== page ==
A Song from Dreaded King

Prologue[1];
Clouds covered the brightness of sun.
Last stand, all to be lost or won.
Merthyls bellowed, their nose flaps high.
Ranks charged, the men ready to die.
No retreat, no refuge is left;
All the world the Rockies had reft
From truth, from good, from God’s sweet rest.
And here at Tolshanks came the test.
God’s right our cause. God’s truth, our fight.
Victory and death, both in sight.
Lines met, screams rent, the world’s fate hangs
On our arm’s might, as klackman clangs.
Smile God, look down on our fight,
Only then can we win the right.
The smile came, victory ours;
God’s might shone as bright as the stars.


Second Stanza;
Men fail. Wars will come.
God reigns ever on.
Peace dies. Pain will thrum.
Truth shines as a dawn.
Defeat. Though they kill;
None can thwart His will.
Conquest. Victor’s thrill;
Comes not of my skill.
Praise Him! Raise a song!
We prayed all nightlong;
God heard. He is strong.
 He defeats all wrong.
Sing on! Shout with joy!
Wrong God will destroy.
Right wins. We deploy;
Truth, His right employ.
Serve God. Sing to Him.
Joy fills to the brim.
Sing on. Serve with vim.
To serve is the best of hymns.


[1] As
you know if you’ve been reading these accounts I have been so painstakingly
translating with my undoubted skill, this is the song that Yatsig, the first €lænğał
King, spontaneously created upon his somewhat unexpected victory at the battle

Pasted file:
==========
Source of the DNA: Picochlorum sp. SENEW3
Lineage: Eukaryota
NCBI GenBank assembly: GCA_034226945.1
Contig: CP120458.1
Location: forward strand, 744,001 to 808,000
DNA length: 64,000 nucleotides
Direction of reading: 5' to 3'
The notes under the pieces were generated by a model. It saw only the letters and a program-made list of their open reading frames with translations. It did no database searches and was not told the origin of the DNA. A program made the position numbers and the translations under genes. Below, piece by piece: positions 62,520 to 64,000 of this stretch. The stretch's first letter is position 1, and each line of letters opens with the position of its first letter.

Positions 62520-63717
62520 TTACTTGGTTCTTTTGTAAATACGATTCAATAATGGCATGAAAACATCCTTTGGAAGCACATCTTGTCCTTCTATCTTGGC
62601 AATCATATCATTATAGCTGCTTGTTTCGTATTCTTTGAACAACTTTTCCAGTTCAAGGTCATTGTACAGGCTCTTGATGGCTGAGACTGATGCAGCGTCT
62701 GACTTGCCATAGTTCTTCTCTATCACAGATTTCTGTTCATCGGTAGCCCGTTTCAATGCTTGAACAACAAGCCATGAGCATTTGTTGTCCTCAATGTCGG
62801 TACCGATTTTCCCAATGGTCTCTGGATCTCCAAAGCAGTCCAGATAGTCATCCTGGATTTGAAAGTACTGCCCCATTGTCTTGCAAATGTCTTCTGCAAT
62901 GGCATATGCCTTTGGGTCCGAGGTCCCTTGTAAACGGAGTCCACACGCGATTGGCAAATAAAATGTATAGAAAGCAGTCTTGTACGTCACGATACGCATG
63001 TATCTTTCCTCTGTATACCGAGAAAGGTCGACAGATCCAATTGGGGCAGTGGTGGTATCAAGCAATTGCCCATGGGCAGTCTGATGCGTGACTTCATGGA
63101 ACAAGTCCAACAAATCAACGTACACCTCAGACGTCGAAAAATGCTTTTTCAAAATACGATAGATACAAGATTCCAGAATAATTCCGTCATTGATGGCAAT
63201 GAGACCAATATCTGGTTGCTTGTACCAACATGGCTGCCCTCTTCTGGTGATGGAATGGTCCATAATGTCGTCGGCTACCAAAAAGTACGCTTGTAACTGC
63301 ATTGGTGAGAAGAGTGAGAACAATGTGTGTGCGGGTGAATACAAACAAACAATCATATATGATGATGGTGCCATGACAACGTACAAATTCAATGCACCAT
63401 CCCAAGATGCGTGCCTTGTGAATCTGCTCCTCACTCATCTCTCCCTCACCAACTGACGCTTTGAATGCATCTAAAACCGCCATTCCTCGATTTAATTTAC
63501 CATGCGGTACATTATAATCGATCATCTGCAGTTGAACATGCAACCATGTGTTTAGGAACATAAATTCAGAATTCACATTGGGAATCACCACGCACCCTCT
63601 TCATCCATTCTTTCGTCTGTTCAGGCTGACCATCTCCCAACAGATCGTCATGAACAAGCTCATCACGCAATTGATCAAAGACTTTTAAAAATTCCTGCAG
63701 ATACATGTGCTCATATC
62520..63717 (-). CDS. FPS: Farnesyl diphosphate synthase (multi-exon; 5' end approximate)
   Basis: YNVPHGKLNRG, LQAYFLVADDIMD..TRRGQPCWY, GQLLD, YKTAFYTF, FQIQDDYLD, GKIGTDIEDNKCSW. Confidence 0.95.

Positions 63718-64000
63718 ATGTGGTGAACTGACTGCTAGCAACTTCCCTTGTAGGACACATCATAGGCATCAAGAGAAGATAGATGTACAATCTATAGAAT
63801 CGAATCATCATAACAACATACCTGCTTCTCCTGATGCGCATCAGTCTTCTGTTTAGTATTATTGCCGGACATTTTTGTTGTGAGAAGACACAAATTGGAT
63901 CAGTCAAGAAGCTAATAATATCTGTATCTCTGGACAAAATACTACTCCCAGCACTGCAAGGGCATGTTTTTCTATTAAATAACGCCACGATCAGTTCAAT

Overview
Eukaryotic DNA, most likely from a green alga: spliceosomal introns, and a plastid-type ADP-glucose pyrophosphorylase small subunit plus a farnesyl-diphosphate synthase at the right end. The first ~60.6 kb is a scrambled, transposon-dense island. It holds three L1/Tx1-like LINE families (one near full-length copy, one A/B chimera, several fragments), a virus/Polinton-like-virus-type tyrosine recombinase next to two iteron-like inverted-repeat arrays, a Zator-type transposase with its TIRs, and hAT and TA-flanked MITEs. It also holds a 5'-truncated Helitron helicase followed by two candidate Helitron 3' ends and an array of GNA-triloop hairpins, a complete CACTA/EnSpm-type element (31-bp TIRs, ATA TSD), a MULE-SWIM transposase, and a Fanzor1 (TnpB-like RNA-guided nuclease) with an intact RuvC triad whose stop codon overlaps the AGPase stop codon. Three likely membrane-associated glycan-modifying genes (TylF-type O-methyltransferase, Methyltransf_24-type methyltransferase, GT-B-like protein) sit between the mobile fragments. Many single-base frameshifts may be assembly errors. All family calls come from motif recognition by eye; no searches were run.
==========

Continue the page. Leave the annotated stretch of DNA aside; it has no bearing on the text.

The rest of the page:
of Tolshanks. This first section is a sort of prologue to the real thing, which
is the second stanza. (Isn’t that what it’s called in poetry? I admit, I don’t
usually get closer to poetry then listening to an occasional comic ballad sung
by my friend Bob the farmer, who has a splendid voice, mostly from singing to his beets. Which is why, really, these stanzas here, while all
translated quite literally… well, they lack something when put in English. At
least my version does, though I did manage to make them rhyme in the same
places as the original old Łithŧǽrn Language. There, I have admitted it. And it
leaves a foul taste in my mouth, so I am moving on now.) The second stanza is what
everyone in Ǽselthŵeś thinks of when “Yatsig’s Song” is mentioned, and most don’t
even know the prologue about the battle exists. So when you see a mention of someone
singing this in the texts, know that it is almost certainly only the second
stanza. 

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